The comparative quality of education among rich and poor districts is still often the subject of dispute. While middle class African-American children have made good progress; poor minorities have struggled. With school systems based on property taxes, there are wide disparities in funding between wealthy suburbs or districts, and often poor, inner-city areas or small towns. "De facto segregation" has been difficult to overcome as residential neighborhoods have remained more segregated than workplaces or public facilities. Racial segregation has not been the only factor in inequities. Residents in New Hampshire challenged property tax funding because of steep contrasts between education funds in wealthy and poorer areas. They filed lawsuits to seek a system to provide more equal funding of school systems across the state.
Some scholars believe that transformation of the Pell Grant program to a loan program in the early 1980s has caused an increase in the gap between the growth rates of white, Asian-American and African-American college graduates since the 1970s. Others believe the issue is increasingly related more to class and family capacity than ethnicity. Some school systems have used economics to create a different way to identify populations in need of supplemental help.
In 1975 Congress passed Public Law 94-142, Education for All Handicapped Children Act. One of the most comprehensive laws in the history of education in the United States, this Act brought together several pieces of state and federal legislation, making free, appropriate education available to all eligible students with a disability. The law was amended in 1986 to extend its coverage to include younger children. In 1990 the Individuals with Disabilities Education Act (IDEA) extended its definitions and changed the label "handicap" to "disabilities". Further procedural changes were amended to IDEA in 1997.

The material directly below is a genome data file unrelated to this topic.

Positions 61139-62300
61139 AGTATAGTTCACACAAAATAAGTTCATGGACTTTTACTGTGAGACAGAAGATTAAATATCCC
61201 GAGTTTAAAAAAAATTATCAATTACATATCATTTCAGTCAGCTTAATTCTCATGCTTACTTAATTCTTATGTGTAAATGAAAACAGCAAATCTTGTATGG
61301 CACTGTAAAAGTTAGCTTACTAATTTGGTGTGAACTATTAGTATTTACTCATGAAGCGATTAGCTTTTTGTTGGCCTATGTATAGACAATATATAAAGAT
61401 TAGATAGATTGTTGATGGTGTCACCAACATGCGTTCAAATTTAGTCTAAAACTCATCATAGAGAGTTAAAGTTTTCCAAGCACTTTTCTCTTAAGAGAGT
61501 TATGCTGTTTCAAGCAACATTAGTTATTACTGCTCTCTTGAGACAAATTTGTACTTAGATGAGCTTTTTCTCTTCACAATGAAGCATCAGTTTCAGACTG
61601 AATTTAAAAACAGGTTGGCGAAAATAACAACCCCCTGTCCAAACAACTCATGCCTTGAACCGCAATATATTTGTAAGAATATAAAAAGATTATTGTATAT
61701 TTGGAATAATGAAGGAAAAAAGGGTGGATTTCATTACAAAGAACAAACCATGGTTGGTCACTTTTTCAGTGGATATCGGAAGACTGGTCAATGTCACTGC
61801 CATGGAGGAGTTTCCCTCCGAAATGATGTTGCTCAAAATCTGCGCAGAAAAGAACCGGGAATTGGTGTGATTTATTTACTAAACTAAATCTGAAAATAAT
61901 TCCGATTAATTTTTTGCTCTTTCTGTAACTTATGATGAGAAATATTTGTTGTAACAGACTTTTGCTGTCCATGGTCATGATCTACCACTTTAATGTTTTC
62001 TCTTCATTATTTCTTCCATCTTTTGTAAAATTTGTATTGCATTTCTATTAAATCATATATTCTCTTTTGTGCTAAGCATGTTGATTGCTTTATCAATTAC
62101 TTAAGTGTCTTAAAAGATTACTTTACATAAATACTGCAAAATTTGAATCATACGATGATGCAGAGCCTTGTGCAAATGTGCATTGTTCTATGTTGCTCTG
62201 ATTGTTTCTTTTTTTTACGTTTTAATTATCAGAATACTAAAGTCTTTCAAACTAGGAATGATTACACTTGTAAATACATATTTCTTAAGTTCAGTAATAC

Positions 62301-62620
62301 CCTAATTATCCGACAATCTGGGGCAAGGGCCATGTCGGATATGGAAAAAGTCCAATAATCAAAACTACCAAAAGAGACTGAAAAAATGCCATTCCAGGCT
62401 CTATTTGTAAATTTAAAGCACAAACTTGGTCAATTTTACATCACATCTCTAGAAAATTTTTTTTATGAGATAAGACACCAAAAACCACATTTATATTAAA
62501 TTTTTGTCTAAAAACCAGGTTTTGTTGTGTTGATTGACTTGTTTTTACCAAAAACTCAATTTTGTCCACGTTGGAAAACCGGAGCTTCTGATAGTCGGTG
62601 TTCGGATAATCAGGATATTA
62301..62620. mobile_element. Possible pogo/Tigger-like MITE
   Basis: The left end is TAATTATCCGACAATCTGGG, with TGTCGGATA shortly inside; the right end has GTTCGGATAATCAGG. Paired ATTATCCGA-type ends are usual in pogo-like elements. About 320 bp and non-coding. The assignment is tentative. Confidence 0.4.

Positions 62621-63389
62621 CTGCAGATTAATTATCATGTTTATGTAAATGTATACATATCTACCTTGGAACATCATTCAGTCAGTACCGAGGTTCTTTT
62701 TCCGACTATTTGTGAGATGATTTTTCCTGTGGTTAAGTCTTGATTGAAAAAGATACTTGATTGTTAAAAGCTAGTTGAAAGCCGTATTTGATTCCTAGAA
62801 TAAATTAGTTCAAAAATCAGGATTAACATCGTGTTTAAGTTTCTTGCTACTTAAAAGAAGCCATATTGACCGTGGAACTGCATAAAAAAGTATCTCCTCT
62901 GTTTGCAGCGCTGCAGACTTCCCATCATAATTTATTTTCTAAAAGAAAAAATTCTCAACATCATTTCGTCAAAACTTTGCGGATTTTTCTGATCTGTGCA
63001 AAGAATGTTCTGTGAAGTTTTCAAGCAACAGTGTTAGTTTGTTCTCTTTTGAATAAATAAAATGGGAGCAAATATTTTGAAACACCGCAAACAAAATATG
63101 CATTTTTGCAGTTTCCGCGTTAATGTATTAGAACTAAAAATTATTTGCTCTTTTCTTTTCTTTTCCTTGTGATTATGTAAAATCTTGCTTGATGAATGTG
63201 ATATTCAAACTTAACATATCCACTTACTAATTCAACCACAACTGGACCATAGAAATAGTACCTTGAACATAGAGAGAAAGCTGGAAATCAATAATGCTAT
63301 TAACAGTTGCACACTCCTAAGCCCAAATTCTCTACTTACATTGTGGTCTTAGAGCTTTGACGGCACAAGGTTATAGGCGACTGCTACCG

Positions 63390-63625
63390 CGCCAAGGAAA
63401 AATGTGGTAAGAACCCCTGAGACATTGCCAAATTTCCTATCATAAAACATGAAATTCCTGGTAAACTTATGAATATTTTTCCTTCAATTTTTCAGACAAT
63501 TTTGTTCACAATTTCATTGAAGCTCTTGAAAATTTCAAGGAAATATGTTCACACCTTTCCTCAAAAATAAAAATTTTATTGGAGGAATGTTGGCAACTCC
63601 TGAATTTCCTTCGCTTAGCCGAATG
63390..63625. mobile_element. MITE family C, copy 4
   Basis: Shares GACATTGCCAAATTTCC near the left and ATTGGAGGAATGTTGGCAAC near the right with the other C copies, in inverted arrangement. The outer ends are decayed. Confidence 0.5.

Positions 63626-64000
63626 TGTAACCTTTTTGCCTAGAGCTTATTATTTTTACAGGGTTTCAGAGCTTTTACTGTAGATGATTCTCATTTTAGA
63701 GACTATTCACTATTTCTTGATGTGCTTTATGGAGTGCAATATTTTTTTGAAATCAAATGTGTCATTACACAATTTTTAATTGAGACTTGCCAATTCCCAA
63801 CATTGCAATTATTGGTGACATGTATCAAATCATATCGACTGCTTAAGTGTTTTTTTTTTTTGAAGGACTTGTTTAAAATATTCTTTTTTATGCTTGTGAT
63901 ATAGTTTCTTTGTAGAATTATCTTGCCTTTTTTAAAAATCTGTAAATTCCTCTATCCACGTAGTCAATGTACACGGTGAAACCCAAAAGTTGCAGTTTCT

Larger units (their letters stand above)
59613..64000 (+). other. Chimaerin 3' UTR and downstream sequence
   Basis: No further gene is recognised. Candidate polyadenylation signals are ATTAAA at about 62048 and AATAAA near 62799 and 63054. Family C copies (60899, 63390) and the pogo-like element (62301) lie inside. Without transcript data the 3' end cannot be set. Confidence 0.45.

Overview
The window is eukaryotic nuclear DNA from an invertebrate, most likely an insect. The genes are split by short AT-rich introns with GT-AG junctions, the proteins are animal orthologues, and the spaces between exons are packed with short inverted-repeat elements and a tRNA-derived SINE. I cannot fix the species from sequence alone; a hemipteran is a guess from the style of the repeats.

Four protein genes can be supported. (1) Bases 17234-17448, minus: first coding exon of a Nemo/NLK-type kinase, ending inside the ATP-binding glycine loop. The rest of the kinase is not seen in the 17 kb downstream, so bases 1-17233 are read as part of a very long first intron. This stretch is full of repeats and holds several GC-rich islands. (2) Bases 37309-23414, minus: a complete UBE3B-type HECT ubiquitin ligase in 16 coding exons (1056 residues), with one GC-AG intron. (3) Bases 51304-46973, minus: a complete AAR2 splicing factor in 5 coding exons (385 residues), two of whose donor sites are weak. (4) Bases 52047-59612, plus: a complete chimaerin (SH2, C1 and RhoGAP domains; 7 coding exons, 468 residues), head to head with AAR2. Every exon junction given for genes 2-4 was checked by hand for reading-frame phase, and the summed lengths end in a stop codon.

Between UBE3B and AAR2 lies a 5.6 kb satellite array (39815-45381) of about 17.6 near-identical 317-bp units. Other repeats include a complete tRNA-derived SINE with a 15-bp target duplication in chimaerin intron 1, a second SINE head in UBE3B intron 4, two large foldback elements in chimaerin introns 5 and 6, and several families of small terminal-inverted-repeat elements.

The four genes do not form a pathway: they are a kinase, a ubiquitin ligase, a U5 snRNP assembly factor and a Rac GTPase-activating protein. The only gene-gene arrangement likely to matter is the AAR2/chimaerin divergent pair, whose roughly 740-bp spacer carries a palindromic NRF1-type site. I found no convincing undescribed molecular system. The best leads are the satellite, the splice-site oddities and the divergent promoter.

Reform efforts in the 1980s
In 1983, the National Commission on Excellence in Education released a report titled A Nation at Risk. Soon afterward, conservatives were calling for an increase in academic rigor including an increase in the number of school days per year, longer school days and higher testing standards. English scholar E.D. Hirsch made an influential attack on progressive education, advocating an emphasis on "cultural literacy"—the facts, phrases, and texts that Hirsch asserted are essential for decoding basic texts and maintaining communication. Hirsch's ideas remain influential in conservative circles into the 21st century. Hirsch's ideas have been controversial because as Edwards argues:
Opponents from the political left generally accuse Hirsch of elitism. Worse yet in their minds, Hirsch's assertion might lead to a rejection of toleration, pluralism, and relativism. On the political right, Hirsch has been assailed as totalitarian, for his idea lends itself to turning over curriculum selection to federal authorities and thereby eliminating the time-honored American tradition of locally controlled schools.
Policy since 2000